Facebook is deciding whether it should trust its users: The company has begun to give them individual trust scores ranging from zero to one, according to a new Washington Post report. The company is reportedly using this new system to better evaluate feedback from users who have flagged posts as fake news.
The goal of the system is to account for instances when users report accurate news reports as false just because they disagree with their premise, Facebook product manager Tessa Lyons told the paper. The score is presumably also meant to counteract organized disinformation campaigns that rely on mass reporting of unwanted posts.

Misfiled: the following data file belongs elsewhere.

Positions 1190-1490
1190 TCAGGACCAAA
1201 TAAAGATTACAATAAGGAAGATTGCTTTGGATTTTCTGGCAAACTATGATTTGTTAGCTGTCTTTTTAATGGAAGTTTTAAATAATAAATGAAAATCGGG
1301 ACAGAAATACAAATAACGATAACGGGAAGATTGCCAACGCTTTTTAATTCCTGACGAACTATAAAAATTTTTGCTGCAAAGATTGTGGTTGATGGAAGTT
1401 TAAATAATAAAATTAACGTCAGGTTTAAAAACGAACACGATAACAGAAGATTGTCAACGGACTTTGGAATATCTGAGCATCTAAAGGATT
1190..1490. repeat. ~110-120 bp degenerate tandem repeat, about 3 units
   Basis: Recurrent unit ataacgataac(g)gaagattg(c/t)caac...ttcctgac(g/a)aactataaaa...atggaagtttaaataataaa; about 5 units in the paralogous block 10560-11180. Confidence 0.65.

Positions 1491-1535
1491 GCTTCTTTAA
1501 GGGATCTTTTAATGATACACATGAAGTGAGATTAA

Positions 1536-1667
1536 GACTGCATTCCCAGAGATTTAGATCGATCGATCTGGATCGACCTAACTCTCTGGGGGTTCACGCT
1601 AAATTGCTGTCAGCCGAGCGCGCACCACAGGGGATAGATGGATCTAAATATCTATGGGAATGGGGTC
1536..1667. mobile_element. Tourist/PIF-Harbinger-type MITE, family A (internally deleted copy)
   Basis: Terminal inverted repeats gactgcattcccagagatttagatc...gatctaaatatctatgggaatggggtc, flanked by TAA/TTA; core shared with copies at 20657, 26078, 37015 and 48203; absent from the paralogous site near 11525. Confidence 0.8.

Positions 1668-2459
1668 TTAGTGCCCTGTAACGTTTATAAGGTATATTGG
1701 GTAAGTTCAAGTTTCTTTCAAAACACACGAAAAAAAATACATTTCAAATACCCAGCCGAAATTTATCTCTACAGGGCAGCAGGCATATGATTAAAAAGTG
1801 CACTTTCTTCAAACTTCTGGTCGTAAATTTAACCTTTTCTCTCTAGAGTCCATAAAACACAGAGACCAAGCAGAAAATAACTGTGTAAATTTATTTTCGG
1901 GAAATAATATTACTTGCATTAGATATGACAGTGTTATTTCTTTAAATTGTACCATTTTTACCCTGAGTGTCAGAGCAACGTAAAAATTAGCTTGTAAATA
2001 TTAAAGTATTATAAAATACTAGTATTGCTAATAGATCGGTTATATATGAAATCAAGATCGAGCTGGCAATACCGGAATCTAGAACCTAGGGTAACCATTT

The new score is just one of numerous signals the company uses to mitigate these risks; it also looks into the frequency with which users report posts as false, and collects data on which publishers are deemed trustworthy by its users.
Facebook began to offer users the ability to flag posts as false in 2015, and more recently started to work with third-party fact checkers to review flagged posts. Lyons didn’t go into details about other signals Facebook is using to generate its trust score, citing concerns that bad actors could use this information to bypass the company’s filters.